Livestock have died, and dairy farm pickups are suspended
By Diego Flammini
The recent floods in British Columbia have created challenges for the province’s ag sector.
“Over the last two days, I’ve been able to have FaceTime discussions with farmers, and some of them are in their barns, and some of their barns are flooded, and you can see the animals are deceased,” Lana Popham, B.C.’s agriculture minister, told reporters Wednesday. “It’s heartbreaking.”
The dairy sector has also been affected.
More than 60 farms in the Fraser Valley are under evacuation orders, and because of the conditions, trucks can’t access farms to pick up milk.
Dairy farmers in Abbotsford, Chilliwack and Agassiz East are being asked to dump their milk. Some producers in the B.C. Interior are also being asked to dispose of milk, a notice from the BC Milk Marketing Board says.
Poultry producers are concerned as well.
Farmers in affected areas are hoping floods stops and equipment doesn’t fail, or else chickens would be in danger.
“We’re hoping and praying those pumps don’t let go,” Kimberley Driediger, who raises about 20,000 chickens on her farm in Abbotsford, told the Vancouver Sun on Nov. 17. “If the pump fails, that’s it. Everyone’s kind of in shock. We’re operating on adrenaline.”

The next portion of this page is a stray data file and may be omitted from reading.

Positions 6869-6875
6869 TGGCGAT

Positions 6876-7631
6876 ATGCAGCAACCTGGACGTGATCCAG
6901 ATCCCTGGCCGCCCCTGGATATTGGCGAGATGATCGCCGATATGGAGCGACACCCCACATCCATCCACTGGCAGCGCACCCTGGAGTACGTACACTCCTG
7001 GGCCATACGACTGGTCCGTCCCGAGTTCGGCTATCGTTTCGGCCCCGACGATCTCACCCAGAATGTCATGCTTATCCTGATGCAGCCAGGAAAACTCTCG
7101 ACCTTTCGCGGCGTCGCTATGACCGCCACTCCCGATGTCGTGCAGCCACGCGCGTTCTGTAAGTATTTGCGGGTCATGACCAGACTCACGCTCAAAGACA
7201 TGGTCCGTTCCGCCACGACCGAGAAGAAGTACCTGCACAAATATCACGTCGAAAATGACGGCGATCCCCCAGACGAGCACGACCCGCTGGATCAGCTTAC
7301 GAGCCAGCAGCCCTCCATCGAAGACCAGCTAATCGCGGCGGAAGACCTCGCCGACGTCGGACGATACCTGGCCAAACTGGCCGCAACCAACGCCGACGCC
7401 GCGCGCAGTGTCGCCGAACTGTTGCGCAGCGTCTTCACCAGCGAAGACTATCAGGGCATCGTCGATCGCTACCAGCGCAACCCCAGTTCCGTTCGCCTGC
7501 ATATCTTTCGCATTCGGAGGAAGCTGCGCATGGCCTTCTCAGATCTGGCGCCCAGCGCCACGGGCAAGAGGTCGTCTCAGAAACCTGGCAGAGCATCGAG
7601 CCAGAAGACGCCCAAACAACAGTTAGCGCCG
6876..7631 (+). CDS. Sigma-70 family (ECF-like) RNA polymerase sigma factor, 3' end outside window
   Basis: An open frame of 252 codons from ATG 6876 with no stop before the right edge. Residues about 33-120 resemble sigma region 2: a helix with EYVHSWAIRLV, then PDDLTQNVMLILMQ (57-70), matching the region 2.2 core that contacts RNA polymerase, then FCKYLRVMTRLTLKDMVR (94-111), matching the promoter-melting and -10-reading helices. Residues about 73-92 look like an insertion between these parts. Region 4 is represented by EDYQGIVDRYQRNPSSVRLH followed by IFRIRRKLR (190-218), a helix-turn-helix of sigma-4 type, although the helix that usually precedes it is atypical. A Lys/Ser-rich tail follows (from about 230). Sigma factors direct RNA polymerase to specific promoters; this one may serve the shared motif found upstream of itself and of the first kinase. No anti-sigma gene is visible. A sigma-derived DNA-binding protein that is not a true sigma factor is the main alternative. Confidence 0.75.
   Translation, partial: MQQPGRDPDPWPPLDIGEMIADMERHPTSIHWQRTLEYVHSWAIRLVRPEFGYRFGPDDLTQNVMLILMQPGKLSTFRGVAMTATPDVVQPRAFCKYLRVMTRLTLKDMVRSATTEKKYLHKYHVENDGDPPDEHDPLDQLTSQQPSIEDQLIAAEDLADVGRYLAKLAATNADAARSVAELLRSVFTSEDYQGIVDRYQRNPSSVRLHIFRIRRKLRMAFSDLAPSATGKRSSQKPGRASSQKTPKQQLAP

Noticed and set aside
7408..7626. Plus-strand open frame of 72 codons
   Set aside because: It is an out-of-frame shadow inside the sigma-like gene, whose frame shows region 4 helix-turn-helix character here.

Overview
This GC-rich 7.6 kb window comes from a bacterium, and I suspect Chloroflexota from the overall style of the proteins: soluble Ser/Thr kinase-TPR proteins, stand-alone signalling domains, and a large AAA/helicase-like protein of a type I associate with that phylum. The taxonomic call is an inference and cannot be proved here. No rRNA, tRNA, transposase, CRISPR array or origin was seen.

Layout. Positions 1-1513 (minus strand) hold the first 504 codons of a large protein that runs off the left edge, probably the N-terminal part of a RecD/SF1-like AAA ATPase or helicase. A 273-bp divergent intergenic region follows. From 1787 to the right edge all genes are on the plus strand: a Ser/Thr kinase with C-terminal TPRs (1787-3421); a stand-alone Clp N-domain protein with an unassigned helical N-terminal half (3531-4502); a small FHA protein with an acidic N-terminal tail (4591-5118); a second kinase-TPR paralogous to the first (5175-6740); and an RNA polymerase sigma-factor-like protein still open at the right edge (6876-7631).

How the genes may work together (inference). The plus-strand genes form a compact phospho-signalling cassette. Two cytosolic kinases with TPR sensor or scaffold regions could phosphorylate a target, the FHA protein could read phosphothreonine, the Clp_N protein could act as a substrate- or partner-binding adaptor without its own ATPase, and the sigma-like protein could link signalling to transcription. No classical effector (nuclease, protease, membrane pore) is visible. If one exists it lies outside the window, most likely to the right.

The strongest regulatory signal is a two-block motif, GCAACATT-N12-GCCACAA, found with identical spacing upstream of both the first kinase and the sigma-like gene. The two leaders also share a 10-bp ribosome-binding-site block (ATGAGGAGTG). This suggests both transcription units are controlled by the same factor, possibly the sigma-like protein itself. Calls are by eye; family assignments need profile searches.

Goods transportation is also affected.
Canadian Pacific’s “operations between Spences Bridge and Falls Creek, B.C., remain suspended following heavy rains that have resulted in multiple track outages,” a Nov. 17 update says. “There is no time estimate for when service will resume.”
Access to and from the Port of Vancouver, which moves more than $550 million worth of cargo each day, is shut down.
And as of Tuesday night, 32 vessels were at anchor.
One bright spot from the floods is the show of community support.
Farmers and members of the public have been working together to save animals caught in water and to relocate livestock.
Videos have surfaced on social media of people in boats and jet skis pulling cattle out of the water.
It’s a sign of B.C.’s resiliency, said Holger Schwichtenberg, chair of the BC Dairy Association.
“This has been the most challenging year for dairy farmers in BC I can recall, with drought, pandemic, and now flood,” he said in a statement. “And yet, as this event demonstrates, it has also been a year of coming together. We will work through this disaster, and do what we can with the circumstances we’ve been handed. Farmers are nothing if not resilient.”
Farms.com has contacted multiple B.C. ag industry groups for updates on the situation and how the ag sector is affected.